Pretty much raised in a small town computer store/CLEC NOC. Had a dial-up BBS at home at age 11 or so.
Spent a few years as the lead NOC guy supporting DSL subscribers, WISP clients and especially a multi hub and spoke Cisco VOIP architecture built on CLEC provisioned lines from then Qwest, within a handful of SMB/municipal government offices around the reaches of the 970 area code.
Later, studied some Mandarin in college in my late 20s but quit because I was turning down work to accumulate debt.
Spent a year consulting Linux support for some interesting organizations prior to taking a job as a Linux administrator at HostGator in Houston, TX where I had lots of fun providing test code to repeat ticket opening php devs who's refrain, 'the server is broken,' defied most administrators sense of civility.
Didn't spend long there, was recruited to Boston Technologies as lead operations engineer when the original product architect walked. I was one of about 5 BT employees that survived the transition to Forexware when the inevitable/REDACTED out of professionalism happened. I am proud of my successes there but in opsec/devops, as in most things, it's far easier to measure failures where stuff does happen than measure the success of what failures you were able to pre-mitigate, or however best to put it.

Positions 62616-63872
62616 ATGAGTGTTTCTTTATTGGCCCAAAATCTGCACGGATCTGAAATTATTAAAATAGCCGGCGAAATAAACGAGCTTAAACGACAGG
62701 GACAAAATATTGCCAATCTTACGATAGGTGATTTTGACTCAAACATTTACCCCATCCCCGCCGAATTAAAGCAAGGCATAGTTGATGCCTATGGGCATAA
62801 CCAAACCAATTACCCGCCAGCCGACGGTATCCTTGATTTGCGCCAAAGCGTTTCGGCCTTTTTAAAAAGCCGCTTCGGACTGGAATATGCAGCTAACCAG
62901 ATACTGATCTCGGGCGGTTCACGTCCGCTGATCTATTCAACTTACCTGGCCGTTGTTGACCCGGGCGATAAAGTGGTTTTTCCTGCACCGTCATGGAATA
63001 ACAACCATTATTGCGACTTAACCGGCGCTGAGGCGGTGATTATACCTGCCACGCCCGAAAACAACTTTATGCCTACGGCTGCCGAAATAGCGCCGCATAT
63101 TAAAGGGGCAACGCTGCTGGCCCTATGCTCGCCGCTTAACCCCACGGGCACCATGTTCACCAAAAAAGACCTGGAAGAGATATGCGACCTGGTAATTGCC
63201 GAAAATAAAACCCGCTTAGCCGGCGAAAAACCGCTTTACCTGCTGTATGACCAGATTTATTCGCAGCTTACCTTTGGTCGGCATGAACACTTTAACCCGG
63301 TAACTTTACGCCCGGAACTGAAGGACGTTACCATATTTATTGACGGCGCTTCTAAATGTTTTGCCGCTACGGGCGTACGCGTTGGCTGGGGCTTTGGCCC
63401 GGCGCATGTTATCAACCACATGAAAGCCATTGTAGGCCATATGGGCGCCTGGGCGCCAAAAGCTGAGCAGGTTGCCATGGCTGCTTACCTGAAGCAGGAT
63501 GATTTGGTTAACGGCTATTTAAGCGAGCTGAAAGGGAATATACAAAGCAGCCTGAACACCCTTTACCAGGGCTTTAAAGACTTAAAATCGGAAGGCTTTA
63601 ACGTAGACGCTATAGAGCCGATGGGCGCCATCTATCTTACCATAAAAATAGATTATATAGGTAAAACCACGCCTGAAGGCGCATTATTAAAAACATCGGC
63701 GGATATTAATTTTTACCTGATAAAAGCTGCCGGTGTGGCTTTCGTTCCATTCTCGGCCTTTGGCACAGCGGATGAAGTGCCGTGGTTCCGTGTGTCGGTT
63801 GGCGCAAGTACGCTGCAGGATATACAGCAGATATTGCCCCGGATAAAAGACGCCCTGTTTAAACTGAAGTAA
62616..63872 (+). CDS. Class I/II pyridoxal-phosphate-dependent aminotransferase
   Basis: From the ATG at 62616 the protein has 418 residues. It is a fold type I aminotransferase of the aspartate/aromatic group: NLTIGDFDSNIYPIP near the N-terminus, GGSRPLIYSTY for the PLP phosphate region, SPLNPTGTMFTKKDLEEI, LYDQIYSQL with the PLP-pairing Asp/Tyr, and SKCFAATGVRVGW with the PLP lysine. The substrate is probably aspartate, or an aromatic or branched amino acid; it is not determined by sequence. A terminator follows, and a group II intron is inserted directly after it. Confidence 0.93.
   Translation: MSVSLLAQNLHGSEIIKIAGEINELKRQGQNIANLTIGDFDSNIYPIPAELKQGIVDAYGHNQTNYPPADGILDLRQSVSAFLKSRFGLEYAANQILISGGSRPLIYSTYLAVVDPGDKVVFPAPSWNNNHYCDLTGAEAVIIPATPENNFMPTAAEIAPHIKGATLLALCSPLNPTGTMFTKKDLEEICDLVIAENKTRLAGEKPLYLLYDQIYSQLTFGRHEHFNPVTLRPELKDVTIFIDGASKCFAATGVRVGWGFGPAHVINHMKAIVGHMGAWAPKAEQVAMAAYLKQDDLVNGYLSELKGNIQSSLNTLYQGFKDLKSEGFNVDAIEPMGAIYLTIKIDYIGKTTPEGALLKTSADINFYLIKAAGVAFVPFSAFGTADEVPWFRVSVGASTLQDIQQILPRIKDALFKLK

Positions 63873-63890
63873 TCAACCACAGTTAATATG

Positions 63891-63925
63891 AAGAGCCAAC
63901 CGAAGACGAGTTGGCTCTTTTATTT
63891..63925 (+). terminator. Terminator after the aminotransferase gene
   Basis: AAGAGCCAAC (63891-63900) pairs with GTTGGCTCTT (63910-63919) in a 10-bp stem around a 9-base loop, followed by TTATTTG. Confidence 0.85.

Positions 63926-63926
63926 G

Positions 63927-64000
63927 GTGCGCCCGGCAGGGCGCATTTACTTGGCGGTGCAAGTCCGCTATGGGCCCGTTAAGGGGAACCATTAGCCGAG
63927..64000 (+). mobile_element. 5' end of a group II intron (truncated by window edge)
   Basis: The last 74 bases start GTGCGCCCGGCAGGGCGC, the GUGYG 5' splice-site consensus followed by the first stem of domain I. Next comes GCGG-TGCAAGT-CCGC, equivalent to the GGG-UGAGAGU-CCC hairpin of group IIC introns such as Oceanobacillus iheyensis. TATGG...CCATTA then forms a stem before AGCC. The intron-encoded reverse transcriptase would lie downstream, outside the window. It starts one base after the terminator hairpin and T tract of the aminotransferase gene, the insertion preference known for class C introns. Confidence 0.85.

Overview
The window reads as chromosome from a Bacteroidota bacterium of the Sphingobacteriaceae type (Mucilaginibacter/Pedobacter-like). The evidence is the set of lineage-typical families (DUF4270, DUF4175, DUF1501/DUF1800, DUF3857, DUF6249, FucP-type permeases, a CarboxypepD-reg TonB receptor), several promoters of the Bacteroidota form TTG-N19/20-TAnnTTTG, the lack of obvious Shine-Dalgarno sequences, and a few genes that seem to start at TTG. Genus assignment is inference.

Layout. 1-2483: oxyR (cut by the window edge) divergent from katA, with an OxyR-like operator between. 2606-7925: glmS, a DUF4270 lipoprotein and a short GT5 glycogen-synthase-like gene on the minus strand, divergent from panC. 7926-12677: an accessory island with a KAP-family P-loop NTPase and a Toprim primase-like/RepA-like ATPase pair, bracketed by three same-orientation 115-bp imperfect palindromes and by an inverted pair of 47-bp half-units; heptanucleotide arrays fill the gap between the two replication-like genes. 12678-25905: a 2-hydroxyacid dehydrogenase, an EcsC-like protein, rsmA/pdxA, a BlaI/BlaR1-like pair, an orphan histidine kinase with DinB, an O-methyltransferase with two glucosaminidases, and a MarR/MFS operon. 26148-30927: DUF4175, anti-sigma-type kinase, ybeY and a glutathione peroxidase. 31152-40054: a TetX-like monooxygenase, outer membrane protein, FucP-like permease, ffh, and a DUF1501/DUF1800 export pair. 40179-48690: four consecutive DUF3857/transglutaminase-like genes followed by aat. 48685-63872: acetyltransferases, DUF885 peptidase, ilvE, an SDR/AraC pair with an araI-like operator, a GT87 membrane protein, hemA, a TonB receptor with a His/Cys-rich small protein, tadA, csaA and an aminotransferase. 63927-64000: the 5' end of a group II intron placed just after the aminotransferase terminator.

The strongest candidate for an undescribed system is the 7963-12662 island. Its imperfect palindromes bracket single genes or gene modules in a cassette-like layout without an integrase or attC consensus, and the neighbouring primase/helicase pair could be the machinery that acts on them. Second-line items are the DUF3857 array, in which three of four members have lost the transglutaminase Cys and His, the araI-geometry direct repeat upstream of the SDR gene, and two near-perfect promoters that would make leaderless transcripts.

I'm out on a limb currently having fallen into a gap of unemployment during the COVID outbreak in the middle of preparations to pursue whitewater guide work overseas.
Currently attempting to consummate my long time tech career background work as a security researcher and journalist by publishing my online magazine via a distributable and transparent social networking architecture and DevOps framework I've architected over the years. Last time I got close, shortly after the outbreak, my minimalist Linux from scratch style desk was somehow hacked and my work/access to backups presumably stolen. People showed up at my should have been anonymized location asking for me by my handle, which while isn't intended to be a secret, isn't a thing shared offline except in specific, tight, company.
It was pretty harrowing, it remains that way. Currently if I attempt to use Facebook or LinkedIn for any reason there is an 'unusual activity,' setting flipped and thus, I am effectively banned from both platforms. My suspicion is that I am the target of some advanced on-cloud malware which platform support is incapable of acknowledging let alone fixing.
At least it feeds me some interesting security research to report on.
Currently looking for work that I would be a good fit for.. CTO where bare-metal data center and Telco operations are taking place would be a good fit.